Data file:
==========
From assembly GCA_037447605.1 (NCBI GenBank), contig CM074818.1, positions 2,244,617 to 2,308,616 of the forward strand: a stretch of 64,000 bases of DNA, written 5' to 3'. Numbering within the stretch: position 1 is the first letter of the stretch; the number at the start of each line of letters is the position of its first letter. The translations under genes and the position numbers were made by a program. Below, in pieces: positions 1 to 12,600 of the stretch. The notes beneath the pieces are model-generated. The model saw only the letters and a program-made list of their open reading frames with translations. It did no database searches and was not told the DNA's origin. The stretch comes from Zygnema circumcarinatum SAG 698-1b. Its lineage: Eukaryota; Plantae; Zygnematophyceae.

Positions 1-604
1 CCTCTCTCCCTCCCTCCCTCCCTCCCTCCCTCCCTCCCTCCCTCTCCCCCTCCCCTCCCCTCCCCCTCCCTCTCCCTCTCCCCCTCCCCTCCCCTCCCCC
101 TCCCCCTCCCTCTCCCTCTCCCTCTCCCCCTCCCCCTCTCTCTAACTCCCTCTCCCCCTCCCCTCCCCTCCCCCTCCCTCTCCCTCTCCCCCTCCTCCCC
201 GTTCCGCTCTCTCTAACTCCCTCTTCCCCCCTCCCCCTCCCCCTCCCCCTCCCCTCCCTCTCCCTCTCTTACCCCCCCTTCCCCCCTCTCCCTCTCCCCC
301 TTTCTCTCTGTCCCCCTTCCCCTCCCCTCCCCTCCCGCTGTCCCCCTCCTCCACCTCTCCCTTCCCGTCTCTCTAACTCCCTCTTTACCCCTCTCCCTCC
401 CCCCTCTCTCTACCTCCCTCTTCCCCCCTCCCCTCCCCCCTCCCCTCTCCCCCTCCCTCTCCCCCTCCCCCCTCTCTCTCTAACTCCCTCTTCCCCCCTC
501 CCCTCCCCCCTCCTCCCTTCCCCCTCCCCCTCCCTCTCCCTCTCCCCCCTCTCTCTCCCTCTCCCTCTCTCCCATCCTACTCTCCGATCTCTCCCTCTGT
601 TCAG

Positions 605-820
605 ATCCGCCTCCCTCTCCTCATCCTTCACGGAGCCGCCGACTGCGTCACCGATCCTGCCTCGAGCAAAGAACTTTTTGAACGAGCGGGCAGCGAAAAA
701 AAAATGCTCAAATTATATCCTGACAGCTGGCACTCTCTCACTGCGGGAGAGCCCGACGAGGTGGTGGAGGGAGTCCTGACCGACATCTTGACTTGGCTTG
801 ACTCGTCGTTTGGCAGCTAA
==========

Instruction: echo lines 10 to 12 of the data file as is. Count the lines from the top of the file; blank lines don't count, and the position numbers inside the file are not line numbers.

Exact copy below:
Positions 605-820
605 ATCCGCCTCCCTCTCCTCATCCTTCACGGAGCCGCCGACTGCGTCACCGATCCTGCCTCGAGCAAAGAACTTTTTGAACGAGCGGGCAGCGAAAAA
701 AAAATGCTCAAATTATATCCTGACAGCTGGCACTCTCTCACTGCGGGAGAGCCCGACGAGGTGGTGGAGGGAGTCCTGACCGACATCTTGACTTGGCTTG